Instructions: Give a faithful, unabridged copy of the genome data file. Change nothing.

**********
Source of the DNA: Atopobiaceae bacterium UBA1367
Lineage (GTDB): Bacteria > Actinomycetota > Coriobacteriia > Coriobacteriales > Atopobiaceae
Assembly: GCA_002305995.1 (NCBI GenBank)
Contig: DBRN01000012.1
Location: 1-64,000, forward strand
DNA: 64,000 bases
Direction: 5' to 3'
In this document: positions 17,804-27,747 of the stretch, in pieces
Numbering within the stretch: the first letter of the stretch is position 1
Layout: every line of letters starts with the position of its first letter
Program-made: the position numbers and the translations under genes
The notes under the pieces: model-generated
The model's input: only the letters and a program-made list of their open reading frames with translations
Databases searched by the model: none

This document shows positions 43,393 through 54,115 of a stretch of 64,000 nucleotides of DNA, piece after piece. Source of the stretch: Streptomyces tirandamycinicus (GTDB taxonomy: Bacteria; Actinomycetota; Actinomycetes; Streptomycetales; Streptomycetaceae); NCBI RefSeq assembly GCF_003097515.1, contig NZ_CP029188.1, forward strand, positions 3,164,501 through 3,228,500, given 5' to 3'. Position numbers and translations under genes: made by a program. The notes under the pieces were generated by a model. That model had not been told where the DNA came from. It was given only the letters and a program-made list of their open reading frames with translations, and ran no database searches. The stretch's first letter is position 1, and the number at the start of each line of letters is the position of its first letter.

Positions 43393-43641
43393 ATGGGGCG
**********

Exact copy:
Source of the DNA: Atopobiaceae bacterium UBA1367
Lineage (GTDB): Bacteria > Actinomycetota > Coriobacteriia > Coriobacteriales > Atopobiaceae
Assembly: GCA_002305995.1 (NCBI GenBank)
Contig: DBRN01000012.1
Location: 1-64,000, forward strand
DNA: 64,000 bases
Direction: 5' to 3'
In this document: positions 17,804-27,747 of the stretch, in pieces
Numbering within the stretch: the first letter of the stretch is position 1
Layout: every line of letters starts with the position of its first letter
Program-made: the position numbers and the translations under genes
The notes under the pieces: model-generated
The model's input: only the letters and a program-made list of their open reading frames with translations
Databases searched by the model: none

This document shows positions 43,393 through 54,115 of a stretch of 64,000 nucleotides of DNA, piece after piece. Source of the stretch: Streptomyces tirandamycinicus (GTDB taxonomy: Bacteria; Actinomycetota; Actinomycetes; Streptomycetales; Streptomycetaceae); NCBI RefSeq assembly GCF_003097515.1, contig NZ_CP029188.1, forward strand, positions 3,164,501 through 3,228,500, given 5' to 3'. Position numbers and translations under genes: made by a program. The notes under the pieces were generated by a model. That model had not been told where the DNA came from. It was given only the letters and a program-made list of their open reading frames with translations, and ran no database searches. The stretch's first letter is position 1, and the number at the start of each line of letters is the position of its first letter.

Positions 43393-43641
43393 ATGGGGCG